Easy & Delicious Recipes Using Dashi:
The Ultimate Dashi Guide on Just One Cookbook
Dashi plays an important role as a flavor enhancer in Japanese cooking, so you don’t need to season the food with too much salt, fat, and sugar. Rich in minerals and other vitamins, dashi is considered a healthy ingredient in our daily diet.
There are five different types of dashi you can use in Japanese cooking, including vegetarian and vegan dashi (*).
- Kombu Dashi → made from kombu (dried kelp)*
- Katsuo Dashi → made from katsuobushi (dried bonito flakes)
- Iriko Dashi → made from iriko or niboshi (dried anchovies/sardines)
- Shiitake Dashi → made from dried shiitake mushrooms*
- Awase Dashi → made from a combination of all above or two (e.g., kombu + katsuobushi)
If you are new to different types of dashi, check out my Ultimate Dashi Guide.
Awase Dashi (Japanese Soup Stock)
- Gather all the ingredients. Most Japanese recipes would say to gently clean the kombu with a damp cloth. However, these days, kombu is quite clean, so just make sure it doesn't have any mold spots and it's ready to use. Do not wash or wipe off the white powdery substance, as it has lots of umami.
- Make several slits in the kombu to release more flavor.
To Make the Cold Brew Kombu Dashi Ahead of Time (Optional)
- Put the water and kombu in a large bottle and let it steep on the counter for 2-3 hours in the summertime and 4-5 hours in the wintertime. You can also cold brew the kombu dashi overnight in the refrigerator.
To Make the Awase Dashi
- Add the kombu and water to a medium saucepan. If you have cold brew Kombu Dashi (previous step), add the Kombu Dashi and hydrated kombu to the saucepan.
- Turn on the heat to medium low and slowly bring to almost boiling, about 10 minutes.
- Meanwhile, clean the dashi by skimming the foam and debris from the surface.
- Just before the dashi starts boiling gently, remove the kombu from the saucepan (discard or repurpose in other recipes—suggestions follow). If you leave the kombu in the saucepan, the dashi will become slimy and bitter.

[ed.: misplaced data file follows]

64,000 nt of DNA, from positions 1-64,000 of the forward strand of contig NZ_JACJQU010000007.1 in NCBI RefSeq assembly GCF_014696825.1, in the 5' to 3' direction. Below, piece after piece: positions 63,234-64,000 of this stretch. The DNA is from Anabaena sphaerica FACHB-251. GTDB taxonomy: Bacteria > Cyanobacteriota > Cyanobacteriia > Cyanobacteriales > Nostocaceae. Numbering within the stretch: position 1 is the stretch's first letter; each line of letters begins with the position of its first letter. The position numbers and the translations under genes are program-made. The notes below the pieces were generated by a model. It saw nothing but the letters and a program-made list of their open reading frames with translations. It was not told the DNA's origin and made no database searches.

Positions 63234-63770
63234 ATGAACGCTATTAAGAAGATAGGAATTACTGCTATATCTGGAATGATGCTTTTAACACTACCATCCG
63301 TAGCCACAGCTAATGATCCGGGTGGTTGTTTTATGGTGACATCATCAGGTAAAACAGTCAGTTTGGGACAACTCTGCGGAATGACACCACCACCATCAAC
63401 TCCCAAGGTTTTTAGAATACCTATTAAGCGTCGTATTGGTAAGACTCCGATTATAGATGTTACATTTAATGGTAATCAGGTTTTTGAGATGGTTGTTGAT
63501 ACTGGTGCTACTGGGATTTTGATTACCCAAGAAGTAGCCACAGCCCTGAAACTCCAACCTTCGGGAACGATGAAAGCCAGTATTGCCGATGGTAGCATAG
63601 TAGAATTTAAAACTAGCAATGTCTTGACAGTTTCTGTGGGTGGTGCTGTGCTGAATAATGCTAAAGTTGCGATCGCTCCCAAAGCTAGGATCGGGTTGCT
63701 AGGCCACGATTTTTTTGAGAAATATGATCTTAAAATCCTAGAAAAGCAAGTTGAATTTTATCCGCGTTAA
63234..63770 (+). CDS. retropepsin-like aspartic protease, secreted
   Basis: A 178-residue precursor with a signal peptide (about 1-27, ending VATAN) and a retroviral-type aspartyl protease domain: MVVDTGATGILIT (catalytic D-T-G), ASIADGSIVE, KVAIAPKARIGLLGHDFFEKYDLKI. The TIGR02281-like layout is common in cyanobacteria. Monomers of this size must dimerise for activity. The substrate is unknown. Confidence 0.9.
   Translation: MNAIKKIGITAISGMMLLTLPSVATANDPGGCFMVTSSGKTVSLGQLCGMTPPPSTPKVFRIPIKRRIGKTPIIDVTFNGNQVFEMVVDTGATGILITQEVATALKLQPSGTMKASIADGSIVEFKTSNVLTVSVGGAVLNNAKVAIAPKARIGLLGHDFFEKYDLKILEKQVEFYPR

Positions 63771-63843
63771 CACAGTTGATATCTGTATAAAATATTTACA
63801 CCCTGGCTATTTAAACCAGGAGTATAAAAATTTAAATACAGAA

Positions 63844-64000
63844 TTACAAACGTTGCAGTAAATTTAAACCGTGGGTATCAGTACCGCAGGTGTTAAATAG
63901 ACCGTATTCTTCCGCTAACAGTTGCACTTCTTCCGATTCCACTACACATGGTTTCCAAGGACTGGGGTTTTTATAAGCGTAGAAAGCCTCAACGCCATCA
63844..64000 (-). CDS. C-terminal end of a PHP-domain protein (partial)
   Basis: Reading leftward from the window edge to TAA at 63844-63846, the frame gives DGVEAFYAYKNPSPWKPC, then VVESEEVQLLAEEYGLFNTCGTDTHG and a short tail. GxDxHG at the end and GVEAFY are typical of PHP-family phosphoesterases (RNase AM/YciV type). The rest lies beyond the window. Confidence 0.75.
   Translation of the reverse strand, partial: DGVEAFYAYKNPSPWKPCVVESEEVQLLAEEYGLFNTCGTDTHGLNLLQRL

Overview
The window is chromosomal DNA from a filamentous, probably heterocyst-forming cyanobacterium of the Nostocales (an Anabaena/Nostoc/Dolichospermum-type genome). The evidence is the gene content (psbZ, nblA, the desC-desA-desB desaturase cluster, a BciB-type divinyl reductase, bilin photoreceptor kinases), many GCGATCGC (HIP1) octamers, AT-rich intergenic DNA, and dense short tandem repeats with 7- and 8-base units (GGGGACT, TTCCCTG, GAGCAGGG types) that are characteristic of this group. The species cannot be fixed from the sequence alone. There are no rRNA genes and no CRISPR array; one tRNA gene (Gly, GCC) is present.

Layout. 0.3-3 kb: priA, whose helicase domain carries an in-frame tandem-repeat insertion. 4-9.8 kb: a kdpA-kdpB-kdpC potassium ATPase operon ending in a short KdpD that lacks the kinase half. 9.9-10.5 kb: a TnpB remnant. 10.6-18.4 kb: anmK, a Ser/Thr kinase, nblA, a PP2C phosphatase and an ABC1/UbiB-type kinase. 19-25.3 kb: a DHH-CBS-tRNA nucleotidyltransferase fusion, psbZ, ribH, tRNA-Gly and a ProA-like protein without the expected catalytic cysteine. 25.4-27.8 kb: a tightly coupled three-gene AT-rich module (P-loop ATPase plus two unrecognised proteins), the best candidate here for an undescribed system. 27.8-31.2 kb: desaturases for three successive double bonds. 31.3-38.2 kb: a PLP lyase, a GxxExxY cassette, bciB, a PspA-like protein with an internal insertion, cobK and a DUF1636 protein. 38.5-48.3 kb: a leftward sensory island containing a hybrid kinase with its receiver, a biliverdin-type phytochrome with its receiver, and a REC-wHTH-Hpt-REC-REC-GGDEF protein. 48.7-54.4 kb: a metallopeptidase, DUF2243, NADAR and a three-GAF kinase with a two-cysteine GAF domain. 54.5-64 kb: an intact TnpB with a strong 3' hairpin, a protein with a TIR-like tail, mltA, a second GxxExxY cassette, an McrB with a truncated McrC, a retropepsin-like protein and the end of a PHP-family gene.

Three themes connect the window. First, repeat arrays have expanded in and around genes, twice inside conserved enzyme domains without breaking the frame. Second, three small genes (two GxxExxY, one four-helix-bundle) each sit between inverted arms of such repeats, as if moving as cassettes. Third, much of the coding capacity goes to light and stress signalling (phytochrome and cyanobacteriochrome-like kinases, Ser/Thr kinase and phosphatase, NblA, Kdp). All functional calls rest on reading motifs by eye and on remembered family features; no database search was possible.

- Add the katsuobushi and bring it back to a boil again.
- Once the dashi is boiling, reduce the heat, simmer for just 30 seconds, and turn off the heat.
- Let the katsuobushi sink to the bottom, about 10 minutes.
- Strain the dashi through a fine-mesh sieve over a bowl or measuring cup. Reserve the katsuobushi and repurpose it; see the suggested recipes that follow. The Awase Dashi is ready to use.
- If you are not using the dashi right away, store the dashi in a bottle or mason jar and keep it in the refrigerator for 3-5 days or in the freezer for 2 weeks.
What to Do with the Used Kombu and Katsuobushi
Optional: Niban (Second) Dashi
- In a medium saucepan, put 2-4 cups* of water and previously used kombu and katsuobushi from making the first dashi. Bring it to a boil over medium-low heat. *2 cups would make a stronger dashi.
- Remove the kombu just before the liquid comes to a boil, then lower the heat, and cook for 10 minutes, skimming occasionally.
- Add an additional ½ cup (5 grams) of fresh katsuobushi and turn off the heat.
- Let the katsuobushi sink to the bottom and strain the dashi through the fine-mesh sieve.
Editor’s Note: This post was originally published in January 2013. The images and content have been updated in April 2019.